The Offbeat Bride: Julie, artist
Her offbeat partner: Tim, Software Developer
Date and location of wedding: Rochester, NY — July 20, 2013
Our offbeat wedding at a glance: Before our wedding, Tim and I had been together for 15 years. In those 15 years, our families never interacted. We live in Boston, his family is in Connecticut, and my family is mostly in upstate New York. The wedding was more for us to bring our families and friends together in once place, at one time, meet and get to know each other, and have a huge summer garden party blow-out. We called it the “Beck-O’Keefe-Krueger-Ricotta Family and Friends Extravaganza,” and it was held in my parents’ yard in Rochester, NY.
The cocktails began as soon as people arrived. The ceremony was only about 15 minutes by design. There was no planned seating, just food stations and some tables and high-tops. Some of the table decorations were made by me and my friends at my bachelorette party (colorful paper origami flowers and a fun box for cards) which gave it a personal touch. Instead of a wedding cake, we brought the world famous Mike’s Pastry cannolis all the way from Boston.
Tell us about the ceremony:
We had really simple non-religious vows, which I actually found on Offbeat Bride. The officiant ended with the Apache Wedding Blessing, which is beautiful. Overall, it was very non-traditional, but the officiant took the time to get to know us and made everything very personal.
Our biggest challenge:
My biggest challenge was to not get swept up in the hype! I can see how people can end up being overwhelmed and getting way too serious about the smallest of details. Especially as a designer/artist, it’s hard to let go of having control over everything and just letting people do their jobs and enjoy the process.
My favorite moment:
My father and my stepfather both walked me up to the ceremony. They are both equal fathers to me, so this was extremely important on my end.
Also, instead of a first dance together, we decided to play a song together instead. Tim has always played guitar and I recently took up the ukulele, so we picked “Friend of the Devil” by the Grateful Dead. While probably an odd choice for a wedding song, it was a song that was easy for me to play, allowed Tim to show off his fancy guitar skills, but we could also harmonize while singing.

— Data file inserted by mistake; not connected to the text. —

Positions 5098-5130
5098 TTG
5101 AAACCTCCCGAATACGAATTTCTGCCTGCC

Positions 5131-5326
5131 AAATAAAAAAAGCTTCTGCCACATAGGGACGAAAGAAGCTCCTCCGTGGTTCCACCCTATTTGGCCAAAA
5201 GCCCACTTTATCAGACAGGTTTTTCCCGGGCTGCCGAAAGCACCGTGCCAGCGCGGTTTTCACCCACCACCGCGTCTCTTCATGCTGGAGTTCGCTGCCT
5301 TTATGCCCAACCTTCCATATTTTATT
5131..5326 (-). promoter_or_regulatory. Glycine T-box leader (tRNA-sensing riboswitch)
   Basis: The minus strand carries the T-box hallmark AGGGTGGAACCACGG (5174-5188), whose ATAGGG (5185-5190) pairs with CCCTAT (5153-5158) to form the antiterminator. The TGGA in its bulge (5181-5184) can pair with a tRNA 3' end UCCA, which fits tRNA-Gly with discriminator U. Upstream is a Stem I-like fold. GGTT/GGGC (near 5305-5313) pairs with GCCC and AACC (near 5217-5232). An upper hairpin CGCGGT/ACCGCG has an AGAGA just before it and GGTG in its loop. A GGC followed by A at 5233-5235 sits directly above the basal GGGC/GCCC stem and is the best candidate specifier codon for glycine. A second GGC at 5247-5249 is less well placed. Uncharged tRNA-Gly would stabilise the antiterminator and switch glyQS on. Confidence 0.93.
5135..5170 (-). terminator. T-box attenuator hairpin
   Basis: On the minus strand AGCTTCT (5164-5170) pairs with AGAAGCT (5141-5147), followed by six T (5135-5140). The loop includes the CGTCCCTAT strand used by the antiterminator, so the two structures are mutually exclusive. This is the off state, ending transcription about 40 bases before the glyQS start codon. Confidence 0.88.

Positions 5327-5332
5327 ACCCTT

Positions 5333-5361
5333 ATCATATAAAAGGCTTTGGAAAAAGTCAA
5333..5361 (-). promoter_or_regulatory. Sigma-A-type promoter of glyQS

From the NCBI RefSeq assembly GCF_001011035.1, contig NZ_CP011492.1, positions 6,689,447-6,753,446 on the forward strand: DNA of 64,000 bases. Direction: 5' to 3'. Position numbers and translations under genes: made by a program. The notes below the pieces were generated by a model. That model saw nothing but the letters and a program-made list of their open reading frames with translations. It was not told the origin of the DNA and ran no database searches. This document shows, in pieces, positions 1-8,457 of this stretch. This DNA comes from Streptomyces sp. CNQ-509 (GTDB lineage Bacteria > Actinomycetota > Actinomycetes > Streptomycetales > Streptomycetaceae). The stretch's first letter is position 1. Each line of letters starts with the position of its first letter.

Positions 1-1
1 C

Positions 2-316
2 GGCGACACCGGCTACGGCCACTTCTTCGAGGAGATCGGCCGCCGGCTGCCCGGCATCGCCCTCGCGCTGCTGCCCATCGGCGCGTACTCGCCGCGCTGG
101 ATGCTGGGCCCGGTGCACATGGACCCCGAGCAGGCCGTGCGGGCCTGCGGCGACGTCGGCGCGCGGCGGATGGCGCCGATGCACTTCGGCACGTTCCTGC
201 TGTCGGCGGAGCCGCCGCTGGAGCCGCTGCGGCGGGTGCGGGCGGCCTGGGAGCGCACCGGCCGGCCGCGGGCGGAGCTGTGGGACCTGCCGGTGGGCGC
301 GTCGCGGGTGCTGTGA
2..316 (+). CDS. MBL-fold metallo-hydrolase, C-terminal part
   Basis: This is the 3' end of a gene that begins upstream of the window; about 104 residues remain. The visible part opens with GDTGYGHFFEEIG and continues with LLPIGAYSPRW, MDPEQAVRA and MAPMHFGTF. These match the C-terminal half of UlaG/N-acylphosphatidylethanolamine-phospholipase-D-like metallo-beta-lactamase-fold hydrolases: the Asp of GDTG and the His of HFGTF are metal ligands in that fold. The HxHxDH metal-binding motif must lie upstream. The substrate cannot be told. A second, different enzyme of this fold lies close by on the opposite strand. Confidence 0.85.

In place of a father/daughter Dance, I had a mother-daughter-sister choreographed dance. My mother’s favorite movie is What’s Love Got To Do With It, so my sister and I knew it by heart. My friend Kristen is a dance teacher and I had her make up choreography using classic Tina Turner moves. It was really fun.
My funniest moment:
I had a three-foot cut-out of our dog made as a joke, since our real dog, Zoey, couldn’t be there. It would have been too stressful for me to be worrying about her the whole time. We ended up using the cut-out in the ceremony and she became a prop for the photo booth. Half of our photo booth photos have our Flat Zoey in them. It’s hysterical! My mother loved it so much she kept the cut-out and is now taking pictures of Flat Zoey doing weird things and texting them to me daily. It’s like the wedding never ended.
What was the most important lesson you learned from your wedding?
Be comfortable! I bought a very affordable dress (under $200) so I wasn’t paranoid about getting anything on it during the reception. I also had halter straps added to my dress so I could wear a bra and I wouldn’t be adjusting “the girls” all night. While my heels were incredibly comfortable as well, I slipped into my sneakers towards the end of the night to get my dance on, and it all felt pretty amazing.
Also, interview vendors whose portfolio you like, but hire people you feel a personal connection to. I felt like my photographer, DJ, and caterer were personally invested making the day as fun as possible and were as excited as we were.
Care to share a few vendor/shopping links?
Enough talk — show me the wedding porn!